Imatges de pÓgina

and the language in which the ancient The beneficial influence of the study poets of the most cultivated times of physical knowledge, pursued in speak of the feelings and faculties that the spirit of wonder and imaginabelong to philosophy, all testify to the tion, is chiefly to be looked for in this same purpose. Nor should we have moral effect; in the high and powerful much difficulty in believing, that the place which it concurred to assign to power in men's minds, which could the faculties of intellect in the indivisuspend the strong passions of life, dual mind in the living man.-Knowwhich in fierce and turbulent ages, in ledge itself, it is probable that it often the midst of ardent and perilous con- darkened. It could not be otherwise. tention, could turn them to lonely For, carrying upon scanty materials of thought, and to the still contempla- thought great and eager force of con. tion of nature, was sprung from a ception, it must needs rear up to itself deeper source, as it held them with a

at once a vast edifice of seeming know: stronger controul, than is known to ledge, which, disproportionate as it the philosophy of an age like ours. was to the realities upon which it was

These powerful feelings, whatever constructed, could only be illusion. they may have been, pass away; and When these feelings are passed away, there remains to an age like our own, if ever an era of science should arrive, as the impulse to the same pursuits in which the value of such knowledge intellectual pleasure the love of truth is appreciated merely by the power - and the confidence in important re- which it gives to man in his dominion sults of investigation, extending the over nature for the purposes of life dominion of man over nature.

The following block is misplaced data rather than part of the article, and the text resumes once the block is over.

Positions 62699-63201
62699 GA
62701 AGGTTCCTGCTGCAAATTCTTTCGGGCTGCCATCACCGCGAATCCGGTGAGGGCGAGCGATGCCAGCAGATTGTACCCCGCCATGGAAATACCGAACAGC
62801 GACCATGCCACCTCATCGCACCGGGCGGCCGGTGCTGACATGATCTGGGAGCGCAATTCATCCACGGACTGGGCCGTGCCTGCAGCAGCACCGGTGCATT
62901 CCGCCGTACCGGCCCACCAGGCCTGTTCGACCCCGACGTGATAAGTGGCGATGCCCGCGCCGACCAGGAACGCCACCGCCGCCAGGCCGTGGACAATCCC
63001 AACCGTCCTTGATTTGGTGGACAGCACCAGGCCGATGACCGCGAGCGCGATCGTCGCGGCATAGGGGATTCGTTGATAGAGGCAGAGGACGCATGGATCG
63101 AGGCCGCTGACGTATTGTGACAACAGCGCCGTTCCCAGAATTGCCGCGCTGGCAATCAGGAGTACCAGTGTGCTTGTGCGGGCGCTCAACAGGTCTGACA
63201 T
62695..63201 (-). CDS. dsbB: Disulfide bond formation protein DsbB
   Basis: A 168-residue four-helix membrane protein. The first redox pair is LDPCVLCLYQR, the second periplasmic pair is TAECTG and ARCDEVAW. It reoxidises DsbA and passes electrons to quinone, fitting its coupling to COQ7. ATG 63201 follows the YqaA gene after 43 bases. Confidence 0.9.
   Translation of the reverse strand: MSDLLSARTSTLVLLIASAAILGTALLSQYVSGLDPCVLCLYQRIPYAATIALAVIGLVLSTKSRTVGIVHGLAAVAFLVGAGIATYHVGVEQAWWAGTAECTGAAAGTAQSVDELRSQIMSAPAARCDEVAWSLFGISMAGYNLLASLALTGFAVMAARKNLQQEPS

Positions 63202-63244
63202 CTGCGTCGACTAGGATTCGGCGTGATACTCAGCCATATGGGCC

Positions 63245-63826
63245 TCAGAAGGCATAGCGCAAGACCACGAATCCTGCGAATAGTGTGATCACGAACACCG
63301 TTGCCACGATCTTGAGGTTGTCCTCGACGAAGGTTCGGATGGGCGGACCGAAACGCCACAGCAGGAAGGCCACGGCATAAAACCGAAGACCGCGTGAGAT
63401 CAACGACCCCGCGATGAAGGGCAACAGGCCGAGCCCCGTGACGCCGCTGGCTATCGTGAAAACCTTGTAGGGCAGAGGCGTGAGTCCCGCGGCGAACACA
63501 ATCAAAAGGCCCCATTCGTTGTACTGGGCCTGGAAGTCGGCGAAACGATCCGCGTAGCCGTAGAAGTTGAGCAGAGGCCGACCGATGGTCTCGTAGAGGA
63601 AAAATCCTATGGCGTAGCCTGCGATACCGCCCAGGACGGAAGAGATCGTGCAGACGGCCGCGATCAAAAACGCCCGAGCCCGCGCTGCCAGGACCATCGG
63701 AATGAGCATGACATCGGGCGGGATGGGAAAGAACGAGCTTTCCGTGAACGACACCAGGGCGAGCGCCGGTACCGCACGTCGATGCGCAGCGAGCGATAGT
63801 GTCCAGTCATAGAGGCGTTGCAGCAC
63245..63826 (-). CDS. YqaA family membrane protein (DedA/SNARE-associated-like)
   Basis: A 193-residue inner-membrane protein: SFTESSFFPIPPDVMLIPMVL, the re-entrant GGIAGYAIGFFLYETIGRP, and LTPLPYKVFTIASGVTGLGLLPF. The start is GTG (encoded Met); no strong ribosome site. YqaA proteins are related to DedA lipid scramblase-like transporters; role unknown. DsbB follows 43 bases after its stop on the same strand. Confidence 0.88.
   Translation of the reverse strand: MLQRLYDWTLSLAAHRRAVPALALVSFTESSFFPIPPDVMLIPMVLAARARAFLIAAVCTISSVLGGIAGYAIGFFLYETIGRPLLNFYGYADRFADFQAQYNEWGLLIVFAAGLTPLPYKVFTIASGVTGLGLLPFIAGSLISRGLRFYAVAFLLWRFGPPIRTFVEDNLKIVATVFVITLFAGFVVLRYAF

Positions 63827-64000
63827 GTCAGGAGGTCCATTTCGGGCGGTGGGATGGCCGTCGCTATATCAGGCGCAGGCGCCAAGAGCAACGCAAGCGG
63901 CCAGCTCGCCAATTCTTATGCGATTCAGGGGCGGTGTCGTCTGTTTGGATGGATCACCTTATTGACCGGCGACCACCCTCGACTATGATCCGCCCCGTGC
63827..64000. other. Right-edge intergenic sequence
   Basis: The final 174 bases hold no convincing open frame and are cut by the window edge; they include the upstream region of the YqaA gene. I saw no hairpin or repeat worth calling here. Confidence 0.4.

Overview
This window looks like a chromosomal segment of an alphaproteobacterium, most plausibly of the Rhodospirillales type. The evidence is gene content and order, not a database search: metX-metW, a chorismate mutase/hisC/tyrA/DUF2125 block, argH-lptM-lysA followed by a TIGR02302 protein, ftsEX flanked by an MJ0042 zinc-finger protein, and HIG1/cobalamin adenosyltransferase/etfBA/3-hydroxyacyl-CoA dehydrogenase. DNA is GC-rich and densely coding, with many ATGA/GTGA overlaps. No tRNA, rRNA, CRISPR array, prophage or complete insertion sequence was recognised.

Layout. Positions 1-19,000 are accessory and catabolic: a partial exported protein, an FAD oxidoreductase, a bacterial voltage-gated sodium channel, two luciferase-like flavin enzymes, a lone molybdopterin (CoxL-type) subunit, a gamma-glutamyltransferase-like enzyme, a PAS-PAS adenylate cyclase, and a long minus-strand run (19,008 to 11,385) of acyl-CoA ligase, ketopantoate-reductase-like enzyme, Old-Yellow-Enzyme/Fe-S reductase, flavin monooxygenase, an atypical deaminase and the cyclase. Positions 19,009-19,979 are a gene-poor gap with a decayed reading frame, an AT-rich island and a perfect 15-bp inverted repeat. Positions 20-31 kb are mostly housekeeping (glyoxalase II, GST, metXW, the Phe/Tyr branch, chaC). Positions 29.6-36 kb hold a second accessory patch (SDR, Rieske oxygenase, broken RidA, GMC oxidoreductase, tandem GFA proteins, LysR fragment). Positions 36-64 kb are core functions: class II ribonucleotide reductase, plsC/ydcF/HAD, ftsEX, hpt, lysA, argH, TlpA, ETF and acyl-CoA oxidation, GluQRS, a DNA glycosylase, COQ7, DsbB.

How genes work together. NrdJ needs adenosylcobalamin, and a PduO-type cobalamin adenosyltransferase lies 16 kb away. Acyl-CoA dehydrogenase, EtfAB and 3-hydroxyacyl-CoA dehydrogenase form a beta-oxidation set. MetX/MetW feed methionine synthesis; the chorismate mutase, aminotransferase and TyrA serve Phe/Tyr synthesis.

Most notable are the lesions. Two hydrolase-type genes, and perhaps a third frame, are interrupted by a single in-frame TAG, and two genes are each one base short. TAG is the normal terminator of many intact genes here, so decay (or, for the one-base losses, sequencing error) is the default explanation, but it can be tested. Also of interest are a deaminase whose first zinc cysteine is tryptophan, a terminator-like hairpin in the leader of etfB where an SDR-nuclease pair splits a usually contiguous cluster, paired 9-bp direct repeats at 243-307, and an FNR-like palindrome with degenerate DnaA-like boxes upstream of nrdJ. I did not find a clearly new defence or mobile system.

then these results are reversed. Truth If now we should attempt to com- is discovered ; for only the most exact pare the results of these two states of truth satisfies the purpose of inquiry. science, it may appear, that the ten- But the intellectual mind is lowered. dency of inquiry pursued under those It is made a servant to life. No longer strong original impulses, was not so united with imagination and sensibimuch to extend the actual dominion lity, no longer carried back into itself, of science, as to bring back to the mind from its excursion amidst material its own action resulting upon itself. knowledge, with augmented sense of The intellectual powers, filled with its own sublimity of power-it cannot energetic life by the passion that incited bring back into the man himself a moand sustained their exertion, grew to ral exaltation—but it accustoms him to their height of native strength; and deduce a value to his own powers from at the same time, being blended in the purposes in which they are emtheir strong action with sensibility and "ployed. It teaches him at last to feel, wonder, and thus let into the moral that he with his faculties is important, nature, they turned on it their own only because the objects of his knowstrength, and exalted the individual ledge are more important than him. character of the man himself. Hence self. we may read in the history of early But before science can fall into such ages, examples of high moral powers degradation, if it should ever fall into produced by the love of knowledge ; à it, it passes through an intermediate proud and lofty strength, an exaltation and a better state : when intellectual and fortitude of character growing out pleasure, and the love of truth, are the of the speculative faculties, which